Patterson Harkavy attorneys prevail; private school vouchers declared unconstitutional

At a hearing today in Raleigh, Superior Court Judge Robert Hobgood declared that North Carolina’s recently-enacted private school voucher program violates various provisions of the North Carolina Constitution, and issued a permanent injunction preventing its implementation.  If not for Judge Hobgood’s ruling the program would have taken millions of dollars that should have been spent on North Carolina’s public schools, and used that money to pay private school students’ tuition.  Private schools receiving taxpayer funds would not have been required to meet any educational standards: they were not required to provide instruction in any subjects, were not required to employ qualified teachers or principles, and were not required to be accredited by any public or private institution.

Patterson Harkavy attorneys Burton Craige and Narendra Ghosh, working with attorneys from the North Carolina Justice Center, represent the case’s 25 plaintiffs.  The State School Board Association, together with over half of North Carolina’s local school boards, is also challenging the constitutionality of the program.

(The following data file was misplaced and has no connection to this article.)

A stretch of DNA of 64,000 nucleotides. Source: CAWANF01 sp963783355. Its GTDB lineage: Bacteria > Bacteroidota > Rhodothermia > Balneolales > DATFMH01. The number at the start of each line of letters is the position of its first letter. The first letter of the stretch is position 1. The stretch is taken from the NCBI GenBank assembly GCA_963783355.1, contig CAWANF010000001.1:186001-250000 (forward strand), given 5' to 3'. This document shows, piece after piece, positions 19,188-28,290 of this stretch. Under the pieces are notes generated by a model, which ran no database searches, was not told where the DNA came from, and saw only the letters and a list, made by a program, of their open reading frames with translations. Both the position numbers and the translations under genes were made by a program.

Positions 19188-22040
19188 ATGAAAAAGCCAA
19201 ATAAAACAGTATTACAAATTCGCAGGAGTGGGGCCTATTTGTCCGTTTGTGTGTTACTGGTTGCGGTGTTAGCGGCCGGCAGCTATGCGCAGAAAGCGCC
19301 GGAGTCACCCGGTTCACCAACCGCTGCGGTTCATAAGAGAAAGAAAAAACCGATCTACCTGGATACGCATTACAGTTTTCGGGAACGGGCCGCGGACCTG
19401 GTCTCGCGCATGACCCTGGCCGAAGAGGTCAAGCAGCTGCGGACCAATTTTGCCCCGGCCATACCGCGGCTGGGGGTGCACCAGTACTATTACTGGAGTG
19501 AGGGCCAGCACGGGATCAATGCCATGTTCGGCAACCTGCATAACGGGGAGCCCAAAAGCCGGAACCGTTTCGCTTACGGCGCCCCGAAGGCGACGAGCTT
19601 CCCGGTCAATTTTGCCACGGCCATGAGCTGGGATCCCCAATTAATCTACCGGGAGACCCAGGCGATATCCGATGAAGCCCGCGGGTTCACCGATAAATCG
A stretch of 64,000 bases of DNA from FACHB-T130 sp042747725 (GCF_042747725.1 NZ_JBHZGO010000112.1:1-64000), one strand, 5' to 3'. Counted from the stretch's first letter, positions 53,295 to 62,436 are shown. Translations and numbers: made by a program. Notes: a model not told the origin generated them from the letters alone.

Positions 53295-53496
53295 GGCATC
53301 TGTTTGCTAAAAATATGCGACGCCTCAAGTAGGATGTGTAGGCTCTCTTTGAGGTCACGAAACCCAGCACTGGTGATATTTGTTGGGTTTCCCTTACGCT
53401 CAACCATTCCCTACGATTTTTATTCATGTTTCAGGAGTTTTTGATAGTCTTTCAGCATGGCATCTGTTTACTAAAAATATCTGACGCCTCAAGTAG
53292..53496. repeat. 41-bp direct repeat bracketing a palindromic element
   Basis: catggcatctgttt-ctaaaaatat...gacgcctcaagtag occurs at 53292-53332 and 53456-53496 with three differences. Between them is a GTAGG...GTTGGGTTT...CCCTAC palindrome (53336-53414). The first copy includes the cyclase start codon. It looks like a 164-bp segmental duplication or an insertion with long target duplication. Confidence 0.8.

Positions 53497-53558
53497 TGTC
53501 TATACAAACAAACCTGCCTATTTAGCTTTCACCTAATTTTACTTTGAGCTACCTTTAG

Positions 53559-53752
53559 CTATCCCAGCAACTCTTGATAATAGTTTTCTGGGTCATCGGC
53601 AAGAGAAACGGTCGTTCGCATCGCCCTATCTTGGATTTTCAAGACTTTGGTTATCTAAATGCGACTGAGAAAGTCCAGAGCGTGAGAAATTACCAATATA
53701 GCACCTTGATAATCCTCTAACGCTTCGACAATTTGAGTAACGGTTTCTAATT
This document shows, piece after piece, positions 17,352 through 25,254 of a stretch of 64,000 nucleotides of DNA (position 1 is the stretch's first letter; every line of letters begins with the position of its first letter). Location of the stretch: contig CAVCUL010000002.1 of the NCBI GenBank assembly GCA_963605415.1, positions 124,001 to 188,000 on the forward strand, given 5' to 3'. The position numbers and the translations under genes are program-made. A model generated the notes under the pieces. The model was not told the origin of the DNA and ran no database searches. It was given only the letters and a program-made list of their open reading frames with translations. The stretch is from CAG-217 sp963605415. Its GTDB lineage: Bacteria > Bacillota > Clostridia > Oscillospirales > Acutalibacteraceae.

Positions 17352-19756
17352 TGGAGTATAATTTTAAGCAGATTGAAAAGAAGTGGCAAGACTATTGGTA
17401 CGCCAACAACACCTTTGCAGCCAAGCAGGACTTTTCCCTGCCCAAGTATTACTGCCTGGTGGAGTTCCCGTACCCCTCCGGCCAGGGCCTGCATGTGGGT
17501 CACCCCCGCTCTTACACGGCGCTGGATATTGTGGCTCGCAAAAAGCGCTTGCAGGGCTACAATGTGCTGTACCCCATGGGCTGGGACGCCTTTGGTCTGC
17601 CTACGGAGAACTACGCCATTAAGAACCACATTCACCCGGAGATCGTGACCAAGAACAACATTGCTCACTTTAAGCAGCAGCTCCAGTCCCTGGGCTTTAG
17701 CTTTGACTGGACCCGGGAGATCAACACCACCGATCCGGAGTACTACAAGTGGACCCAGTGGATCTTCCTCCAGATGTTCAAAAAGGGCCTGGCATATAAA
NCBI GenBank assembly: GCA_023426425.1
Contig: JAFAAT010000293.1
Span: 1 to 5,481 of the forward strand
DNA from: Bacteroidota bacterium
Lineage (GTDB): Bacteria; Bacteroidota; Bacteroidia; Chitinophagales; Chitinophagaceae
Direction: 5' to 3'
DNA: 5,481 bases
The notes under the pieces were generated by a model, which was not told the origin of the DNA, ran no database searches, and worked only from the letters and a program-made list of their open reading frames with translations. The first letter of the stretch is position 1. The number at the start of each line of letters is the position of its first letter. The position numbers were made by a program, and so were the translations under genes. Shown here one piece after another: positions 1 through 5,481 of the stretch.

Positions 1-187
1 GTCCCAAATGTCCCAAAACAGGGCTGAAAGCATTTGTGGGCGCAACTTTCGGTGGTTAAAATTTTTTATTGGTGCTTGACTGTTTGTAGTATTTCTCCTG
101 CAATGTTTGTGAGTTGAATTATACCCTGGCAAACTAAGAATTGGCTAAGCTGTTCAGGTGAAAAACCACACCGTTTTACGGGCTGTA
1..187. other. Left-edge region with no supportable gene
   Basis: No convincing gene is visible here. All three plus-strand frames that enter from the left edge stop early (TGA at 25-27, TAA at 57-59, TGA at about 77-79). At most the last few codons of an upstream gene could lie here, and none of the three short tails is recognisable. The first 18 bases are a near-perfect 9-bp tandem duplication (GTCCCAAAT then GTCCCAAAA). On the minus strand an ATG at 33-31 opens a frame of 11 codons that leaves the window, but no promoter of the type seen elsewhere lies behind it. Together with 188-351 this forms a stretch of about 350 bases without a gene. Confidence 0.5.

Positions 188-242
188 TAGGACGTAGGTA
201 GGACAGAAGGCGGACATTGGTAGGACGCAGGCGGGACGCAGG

Judge Hobgood found in Plaintiffs’ favor on all of their claims.  He found that the Voucher Legislation provides taxpayer funds to private schools in violation of Article IX, Section 6 of the North Carolina Constitution, which requires that those funds be “used exclusively for establishing and maintaining a uniform system of free public schools.”   He ruled that providing taxpayer funds to private schools with no standards or accountability does not accomplish a public purpose, in violation of Article V, Section 2.  And he found that by sending taxpayer funds to private schools regardless of whether they actually provide a meaningful education, the State violated its duty to “guard and maintain” the public’s right to the privilege of an education under Article I, Section 15.

WRAL has posted a video of Judge Hobgood’s decision, which can be accessed here.  The ruling has been already been covered by various media outlets including the Raleigh News & Observer, the Greensboro News & Record, the Charlotte Observer, and the Asheville Citizen-Times.